Book #39: Falconer
I never want to go to jail.
I’ve seen too many movies, read too many books. And even though, in my head, I know a lot of that is over-dramaticized and “Hollywood,” prison still seems like a pretty nasty place.
Falconer didn’t help my impression of prison either. Man, some nasty stuff goes on up in there.
This novel, by John Cheever, puts it all out there—everything about prison life–based on the perception of the main character, Ezekiel Farragut, a drug addict who is in jail for killing his brother.
In prison, I would imagine that you have a lot of time to think, to reflect, to try and forgive or forget. And Falconer nails that.
I think Falconer shows a direct correlation between a person’s crazy family and their propensity to go to jail. When said person goes to jail, they have a lot of time to think about what got them there—and if and when they’ll ever be able to get out.
That’s Falconer in a nutshell.
The novel alternates between the “now”—prison life—and the past, Farragut’s life of freedom and what led to the murder of his brother. As he sits in jail, he reflects on his past—his crazy wife, his current girlfriend, his brother and his brother’s crazy wife.
If you’ve read any of my past reviews on this blog, and I told you that not a lot of stuff happens in this novel, how do you think I would feel about it?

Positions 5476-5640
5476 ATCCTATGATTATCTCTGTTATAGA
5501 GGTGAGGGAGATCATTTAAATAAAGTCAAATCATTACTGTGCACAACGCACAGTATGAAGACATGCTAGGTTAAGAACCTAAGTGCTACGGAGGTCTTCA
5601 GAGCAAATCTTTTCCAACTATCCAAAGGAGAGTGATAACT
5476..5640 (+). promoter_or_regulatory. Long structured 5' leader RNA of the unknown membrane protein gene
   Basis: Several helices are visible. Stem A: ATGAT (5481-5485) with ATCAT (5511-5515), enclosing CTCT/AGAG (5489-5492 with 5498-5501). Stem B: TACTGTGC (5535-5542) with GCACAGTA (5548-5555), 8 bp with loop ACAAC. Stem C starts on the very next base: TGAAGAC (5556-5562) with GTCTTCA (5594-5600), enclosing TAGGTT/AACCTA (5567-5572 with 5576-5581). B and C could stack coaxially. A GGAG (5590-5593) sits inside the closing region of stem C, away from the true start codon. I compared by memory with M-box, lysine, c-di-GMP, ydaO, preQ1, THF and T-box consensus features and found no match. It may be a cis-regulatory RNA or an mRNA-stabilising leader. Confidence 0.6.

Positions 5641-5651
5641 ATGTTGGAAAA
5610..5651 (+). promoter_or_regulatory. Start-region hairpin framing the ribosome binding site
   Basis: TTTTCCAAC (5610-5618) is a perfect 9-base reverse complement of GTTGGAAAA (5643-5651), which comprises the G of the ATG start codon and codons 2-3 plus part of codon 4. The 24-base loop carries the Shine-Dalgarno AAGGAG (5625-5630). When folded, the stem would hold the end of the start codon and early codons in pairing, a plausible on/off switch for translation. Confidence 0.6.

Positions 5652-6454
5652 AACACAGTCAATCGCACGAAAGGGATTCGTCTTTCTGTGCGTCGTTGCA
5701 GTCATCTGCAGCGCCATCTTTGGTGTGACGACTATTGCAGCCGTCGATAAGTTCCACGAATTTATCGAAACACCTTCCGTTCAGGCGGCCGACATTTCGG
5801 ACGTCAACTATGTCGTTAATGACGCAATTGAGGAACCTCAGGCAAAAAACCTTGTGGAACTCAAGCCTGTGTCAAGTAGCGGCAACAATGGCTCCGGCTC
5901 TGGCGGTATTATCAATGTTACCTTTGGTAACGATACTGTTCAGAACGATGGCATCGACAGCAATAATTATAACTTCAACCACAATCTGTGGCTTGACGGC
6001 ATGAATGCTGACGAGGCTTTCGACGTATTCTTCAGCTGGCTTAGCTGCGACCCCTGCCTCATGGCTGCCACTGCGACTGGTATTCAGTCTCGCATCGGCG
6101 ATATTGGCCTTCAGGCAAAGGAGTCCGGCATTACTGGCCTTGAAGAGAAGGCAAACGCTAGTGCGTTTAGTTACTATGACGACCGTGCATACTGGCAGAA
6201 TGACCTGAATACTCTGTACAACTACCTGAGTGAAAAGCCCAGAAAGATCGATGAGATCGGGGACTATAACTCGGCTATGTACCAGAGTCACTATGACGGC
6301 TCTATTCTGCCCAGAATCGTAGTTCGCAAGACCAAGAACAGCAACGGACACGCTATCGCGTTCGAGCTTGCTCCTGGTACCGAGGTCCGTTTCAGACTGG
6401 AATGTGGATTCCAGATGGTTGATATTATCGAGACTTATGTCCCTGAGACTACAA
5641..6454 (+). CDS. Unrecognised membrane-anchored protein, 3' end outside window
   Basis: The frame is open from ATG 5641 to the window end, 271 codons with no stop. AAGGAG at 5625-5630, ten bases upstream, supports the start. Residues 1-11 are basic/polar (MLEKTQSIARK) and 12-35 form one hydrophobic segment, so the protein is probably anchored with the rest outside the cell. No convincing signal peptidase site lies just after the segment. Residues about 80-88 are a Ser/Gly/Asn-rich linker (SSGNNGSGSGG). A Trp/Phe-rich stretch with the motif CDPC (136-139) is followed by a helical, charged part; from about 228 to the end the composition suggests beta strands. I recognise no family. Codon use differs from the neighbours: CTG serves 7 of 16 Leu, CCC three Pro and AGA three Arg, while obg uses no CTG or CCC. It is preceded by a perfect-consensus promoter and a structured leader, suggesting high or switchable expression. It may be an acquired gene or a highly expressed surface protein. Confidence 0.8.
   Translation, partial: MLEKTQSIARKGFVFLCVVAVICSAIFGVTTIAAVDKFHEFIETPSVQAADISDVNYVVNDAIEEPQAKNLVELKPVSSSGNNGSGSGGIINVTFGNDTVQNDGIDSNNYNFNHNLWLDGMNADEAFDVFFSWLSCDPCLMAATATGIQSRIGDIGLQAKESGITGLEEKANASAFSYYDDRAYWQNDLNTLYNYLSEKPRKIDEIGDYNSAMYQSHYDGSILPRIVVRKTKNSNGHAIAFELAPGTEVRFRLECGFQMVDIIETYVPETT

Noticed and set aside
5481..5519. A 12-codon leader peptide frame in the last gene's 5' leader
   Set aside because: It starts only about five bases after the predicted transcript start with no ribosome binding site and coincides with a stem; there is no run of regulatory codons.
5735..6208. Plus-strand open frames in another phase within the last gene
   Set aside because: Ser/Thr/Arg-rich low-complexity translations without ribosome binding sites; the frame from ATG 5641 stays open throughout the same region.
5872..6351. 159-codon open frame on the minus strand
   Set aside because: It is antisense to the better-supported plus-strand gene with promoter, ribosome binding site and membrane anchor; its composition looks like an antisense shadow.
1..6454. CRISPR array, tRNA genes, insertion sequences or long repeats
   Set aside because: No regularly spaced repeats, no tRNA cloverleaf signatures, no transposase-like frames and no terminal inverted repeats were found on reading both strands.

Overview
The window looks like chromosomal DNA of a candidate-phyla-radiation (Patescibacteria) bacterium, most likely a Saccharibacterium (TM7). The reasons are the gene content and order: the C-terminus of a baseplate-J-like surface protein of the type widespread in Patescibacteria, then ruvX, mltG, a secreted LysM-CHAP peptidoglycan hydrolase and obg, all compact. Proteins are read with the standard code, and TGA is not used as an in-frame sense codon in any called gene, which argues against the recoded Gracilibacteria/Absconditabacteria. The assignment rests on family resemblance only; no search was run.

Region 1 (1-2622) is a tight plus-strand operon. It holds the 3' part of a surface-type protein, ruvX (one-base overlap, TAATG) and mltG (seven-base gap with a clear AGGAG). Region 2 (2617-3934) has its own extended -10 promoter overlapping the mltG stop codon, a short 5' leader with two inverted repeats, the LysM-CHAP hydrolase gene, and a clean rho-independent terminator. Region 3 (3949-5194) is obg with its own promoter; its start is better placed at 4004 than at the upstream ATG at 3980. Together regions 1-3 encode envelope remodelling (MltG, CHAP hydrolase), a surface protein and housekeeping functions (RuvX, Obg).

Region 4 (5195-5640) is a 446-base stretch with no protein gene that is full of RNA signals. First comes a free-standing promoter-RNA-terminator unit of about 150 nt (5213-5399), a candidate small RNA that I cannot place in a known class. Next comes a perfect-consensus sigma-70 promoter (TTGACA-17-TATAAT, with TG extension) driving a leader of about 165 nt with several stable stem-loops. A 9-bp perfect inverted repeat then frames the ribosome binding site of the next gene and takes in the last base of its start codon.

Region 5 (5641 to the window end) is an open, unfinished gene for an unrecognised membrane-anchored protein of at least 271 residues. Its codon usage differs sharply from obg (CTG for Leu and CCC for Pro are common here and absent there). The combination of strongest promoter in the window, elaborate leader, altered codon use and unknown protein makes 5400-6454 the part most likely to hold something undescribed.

Probably wouldn’t be a big fan, right? But that’s the interesting thing. In spite of Falconer not really having “a lot going on”—it’s truly an introspective novel—the book pulled me in.
Cheever has a way about his writing style that sucks in the reader. He combines ghastly, graphic detail with humor and wit to produce outstanding writing.
I’ve shared with you a couple of excerpts (here and here) I found humorous, so I won’t revisit those. But I do want to highlight one of the more graphic passages in the book—just to give you an idea of what you’re getting yourself into with this novel.
At one point, Falconer Prison, in addition to holding many prisoners, was home to hundreds of cats. Prisoners had their own personal cats. Families of cats wandered the halls.
Until, one day, one cat made the unfortunate and tragic mistake of eating a guard’s (Tiny) food. It was a delicious meal of London Broil. The guard became angry, very upset, with not only the cat perpetrator , but also with all of his feline brothers.
What followed was a cat genocide that would make PETA go berserk and The Judge from Blood Meridian look like an animal lover.
It was half and half. Half the cats cased the slaughter and made for the closed door. Half of them wandered around at a loss, sniffing the blood of their kind and sometimes drinking it. Two of the guards vomited and half a dozen cats got killed eating the vomit. The cats that hung around the door, waiting to be let out, were an easy target. When a third guard got sick Tiny said, “O.K. O.K., that’s enough for tonight, but it don’t give me back my London broil. Get the fire detail to clean this up.”
So, if you’re reading Falconer, prepare yourself for scenes like that.
That’s the only scene of graphic animal abuse, but the novel has plenty of other graphic details that, for the sake of my search results, I’ll let go unmentioned.
Let’s just say this novel is about guys in prison. I’ll leave it at that. Falconer is a dirty, graphic novel.